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FORM PRESSING

Form-pressing equipment is used


primarily for the final pressing in
garment production or for
renovating garments in drycleaning plants.
Form presses are made in the
approximate shape of the finished
garment.

FORM PRESSING
Expandable/collapsible bags
made in the approximate form.
Steam is forced from the inside of
the form through the garment.
This gives the garment its final
form and shape.

FORM PRESSING
Form presses are designed to
reduce the amount of positioning
and repositioning time.
The entire garment is pressed with
one surge (rise and move as wave) of
steam.
This type of press smoothes garment
fabric, but it does not set creases.

STEAMERS
Steamers are pressing machines
that use only steam to mold and
smooth the garment.
The major type of steamers are
steam jets, steam guns, steam
puffs, and steam tunnels or
chambers.
These devices may be used either
to form and stabilize garment
shape or to smooth the surface of

STEAM TUNNELS
Steam tunnels or chambers are
used for finish pressing.
Garments are dewrinkled within a
chamber by the average pressure
of the circulating steam.
Steam chambers may operate
intermittently, as racks of
garments are loaded and unloaded,
or continuously, with garments
carried by rail or conveyor.

STEAM TUNNELS
In some conveyorized systems,
garments may be carried over the
nozzle of a steam jet, for the
garment to receive the full force
of the steam pressure.
Some steam tunnels have drying
chambers that use dry heat to
extract moisture from the garment
before packaging.

STEAM TUNNELS
Steam tunnels are used for pressing
finished garments that do not need
creasing or molding of any kind.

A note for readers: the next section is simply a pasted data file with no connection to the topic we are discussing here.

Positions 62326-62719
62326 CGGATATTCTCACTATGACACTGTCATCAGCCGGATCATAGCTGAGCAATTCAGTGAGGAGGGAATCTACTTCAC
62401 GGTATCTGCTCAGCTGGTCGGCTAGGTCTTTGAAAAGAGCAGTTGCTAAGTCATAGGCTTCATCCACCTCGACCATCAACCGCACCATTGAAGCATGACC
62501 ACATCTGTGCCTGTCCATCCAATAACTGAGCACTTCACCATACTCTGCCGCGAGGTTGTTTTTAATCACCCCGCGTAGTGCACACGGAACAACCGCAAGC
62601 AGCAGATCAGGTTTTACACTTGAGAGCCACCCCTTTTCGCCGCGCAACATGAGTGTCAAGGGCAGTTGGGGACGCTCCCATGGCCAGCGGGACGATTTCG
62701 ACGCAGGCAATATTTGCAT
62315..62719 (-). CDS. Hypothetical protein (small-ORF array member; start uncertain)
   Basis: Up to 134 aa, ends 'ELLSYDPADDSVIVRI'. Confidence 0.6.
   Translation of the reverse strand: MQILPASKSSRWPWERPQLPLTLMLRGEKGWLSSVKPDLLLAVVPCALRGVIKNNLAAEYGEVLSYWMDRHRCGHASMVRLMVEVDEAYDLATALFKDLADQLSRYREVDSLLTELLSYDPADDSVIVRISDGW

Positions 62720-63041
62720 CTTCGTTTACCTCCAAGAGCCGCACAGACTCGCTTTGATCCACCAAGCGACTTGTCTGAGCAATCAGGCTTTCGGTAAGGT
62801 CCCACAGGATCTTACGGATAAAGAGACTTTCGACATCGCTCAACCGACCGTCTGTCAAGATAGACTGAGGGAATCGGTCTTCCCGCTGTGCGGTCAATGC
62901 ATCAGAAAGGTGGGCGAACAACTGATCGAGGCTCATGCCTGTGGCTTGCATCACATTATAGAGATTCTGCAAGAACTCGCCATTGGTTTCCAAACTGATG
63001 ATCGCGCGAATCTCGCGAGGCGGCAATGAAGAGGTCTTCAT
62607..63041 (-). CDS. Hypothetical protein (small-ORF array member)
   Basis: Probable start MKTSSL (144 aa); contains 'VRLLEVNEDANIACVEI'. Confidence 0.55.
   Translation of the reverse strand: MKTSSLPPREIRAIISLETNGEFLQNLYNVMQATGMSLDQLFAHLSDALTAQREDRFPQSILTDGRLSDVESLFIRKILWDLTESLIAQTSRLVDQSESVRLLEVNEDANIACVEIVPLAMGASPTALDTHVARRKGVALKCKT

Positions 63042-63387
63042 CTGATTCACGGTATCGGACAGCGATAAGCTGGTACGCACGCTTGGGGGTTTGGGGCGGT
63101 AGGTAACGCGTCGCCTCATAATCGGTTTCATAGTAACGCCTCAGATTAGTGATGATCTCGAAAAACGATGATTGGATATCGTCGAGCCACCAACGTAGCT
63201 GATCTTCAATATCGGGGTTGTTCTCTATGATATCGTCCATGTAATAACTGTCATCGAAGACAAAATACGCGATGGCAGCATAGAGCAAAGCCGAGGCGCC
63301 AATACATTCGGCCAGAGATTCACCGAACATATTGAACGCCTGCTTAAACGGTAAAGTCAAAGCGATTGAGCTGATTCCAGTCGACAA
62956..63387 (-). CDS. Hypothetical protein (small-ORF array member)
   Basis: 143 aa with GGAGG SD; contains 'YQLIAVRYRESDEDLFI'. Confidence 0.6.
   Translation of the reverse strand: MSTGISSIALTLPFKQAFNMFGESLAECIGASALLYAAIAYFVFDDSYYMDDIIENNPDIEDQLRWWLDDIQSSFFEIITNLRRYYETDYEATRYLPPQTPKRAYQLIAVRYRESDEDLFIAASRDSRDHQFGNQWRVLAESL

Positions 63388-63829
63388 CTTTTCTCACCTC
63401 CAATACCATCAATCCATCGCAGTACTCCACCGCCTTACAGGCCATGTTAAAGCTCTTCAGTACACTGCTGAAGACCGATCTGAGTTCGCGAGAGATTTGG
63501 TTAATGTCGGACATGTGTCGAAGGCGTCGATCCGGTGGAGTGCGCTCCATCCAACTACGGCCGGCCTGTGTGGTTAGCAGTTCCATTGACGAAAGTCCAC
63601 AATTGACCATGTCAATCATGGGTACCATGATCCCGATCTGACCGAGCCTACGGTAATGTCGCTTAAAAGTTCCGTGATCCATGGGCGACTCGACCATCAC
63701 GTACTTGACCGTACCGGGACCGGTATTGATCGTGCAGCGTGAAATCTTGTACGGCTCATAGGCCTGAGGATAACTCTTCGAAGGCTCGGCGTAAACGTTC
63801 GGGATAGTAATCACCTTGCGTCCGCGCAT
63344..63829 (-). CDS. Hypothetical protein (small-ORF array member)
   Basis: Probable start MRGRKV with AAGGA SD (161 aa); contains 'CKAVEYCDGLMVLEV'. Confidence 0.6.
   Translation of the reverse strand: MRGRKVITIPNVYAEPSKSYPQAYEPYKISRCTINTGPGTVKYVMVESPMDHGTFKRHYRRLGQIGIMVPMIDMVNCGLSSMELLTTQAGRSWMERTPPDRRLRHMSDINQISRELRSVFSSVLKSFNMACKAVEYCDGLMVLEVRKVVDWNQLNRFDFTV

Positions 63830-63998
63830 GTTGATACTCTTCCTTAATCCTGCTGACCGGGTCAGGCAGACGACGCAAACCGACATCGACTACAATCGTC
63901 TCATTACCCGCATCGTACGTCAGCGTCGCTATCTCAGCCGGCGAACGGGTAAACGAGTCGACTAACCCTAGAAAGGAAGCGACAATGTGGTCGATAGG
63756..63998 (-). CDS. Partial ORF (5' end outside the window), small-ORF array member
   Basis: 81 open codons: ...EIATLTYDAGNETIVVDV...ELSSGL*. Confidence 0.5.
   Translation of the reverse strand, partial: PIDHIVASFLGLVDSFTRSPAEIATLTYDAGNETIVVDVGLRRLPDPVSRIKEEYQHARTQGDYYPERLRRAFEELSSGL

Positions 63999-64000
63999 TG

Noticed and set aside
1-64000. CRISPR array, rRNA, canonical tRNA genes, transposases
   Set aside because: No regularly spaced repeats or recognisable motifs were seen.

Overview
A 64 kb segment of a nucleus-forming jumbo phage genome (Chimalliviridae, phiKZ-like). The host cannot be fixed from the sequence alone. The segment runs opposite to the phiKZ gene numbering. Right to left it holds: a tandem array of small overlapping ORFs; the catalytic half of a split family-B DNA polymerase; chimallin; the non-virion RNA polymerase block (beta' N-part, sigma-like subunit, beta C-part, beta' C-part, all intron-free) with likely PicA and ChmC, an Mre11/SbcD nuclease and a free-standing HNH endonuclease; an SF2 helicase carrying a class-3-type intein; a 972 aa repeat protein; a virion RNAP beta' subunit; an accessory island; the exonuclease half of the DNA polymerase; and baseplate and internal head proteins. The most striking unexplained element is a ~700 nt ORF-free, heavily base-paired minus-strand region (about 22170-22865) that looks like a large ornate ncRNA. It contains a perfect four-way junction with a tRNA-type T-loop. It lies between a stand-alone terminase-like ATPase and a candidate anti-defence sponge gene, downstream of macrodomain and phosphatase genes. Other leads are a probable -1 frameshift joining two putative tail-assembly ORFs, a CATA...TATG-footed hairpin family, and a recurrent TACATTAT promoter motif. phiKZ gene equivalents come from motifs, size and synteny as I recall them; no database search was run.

Steam tunnels drastically reduce
labor costs and process garments at
a rate of 1,200 to 3,600 units per
hour.

BOILERS/STEAM GENERATORS
Boilers, steam generators, and/or
vacuum systems are essential
parts of any pressing system
because they generate the steam
and air pressure required.
Quantity of steam has a major
impact on production cycle time
and the appearance of the finished
garment.
These systems are available in

BOILERS/STEAM
GENERATORS
Safety controls and efficiency of
these units are major
considerations when purchasing
equipment.
The cost and time required for
producing steam contribute
directly to the cost of operating
the pressing equipment and the
rate of production.

TECHNOLOGICAL ADVANCEMENTS
Advancements in finishing
technology focus on several areas:
(1)Greater versatility.
(2)More precision in determining
exact pressing requirements of
fabrics and finishes.
(3)Improved quality.
(4)Energy savings.

TECHNOLOGICAL ADVANCEMENTS
Microprocessors with a wide
variety of settings, can control
factors such as conveyor speed,
steam and air volume, and
temperatures.
Computers determine settings and
control the processing so that
each garment can be treated in
exactly the same manner.

TECHNOLOGICAL ADVANCEMENTS
Carousel pressing combines
several pressing operations
under direction of one operator at
one workstation, minimizing
handling.
Energy costs are high, and many
equipment manufacturers have
concentrated their efforts on
improving the energy efficiency of
pressing systems.

TECHNOLOGICAL ADVANCEMENTS
They have increased the insulation
to prevent heat loss.
Developed self-contained
systems so the source of heat and
steam is closer to the pressing
unit.
Included vacuum systems to
reduce the amount of heat and
steam needed the effective
pressing.

TECHNOLOGICAL ADVANCEMENTS
In some new pressing equipment, the
steam generator and pressing
devices are included in a selfcontained unit, which makes the
equipment portable.
Advancements in buck pressing
include more automation, with less
operator handling and control.

TECHNOLOGICAL ADVANCEMENTS
Automated buck presses control
the amount of time, temperature,
and pressure for the steam
application and the vacuum cycle.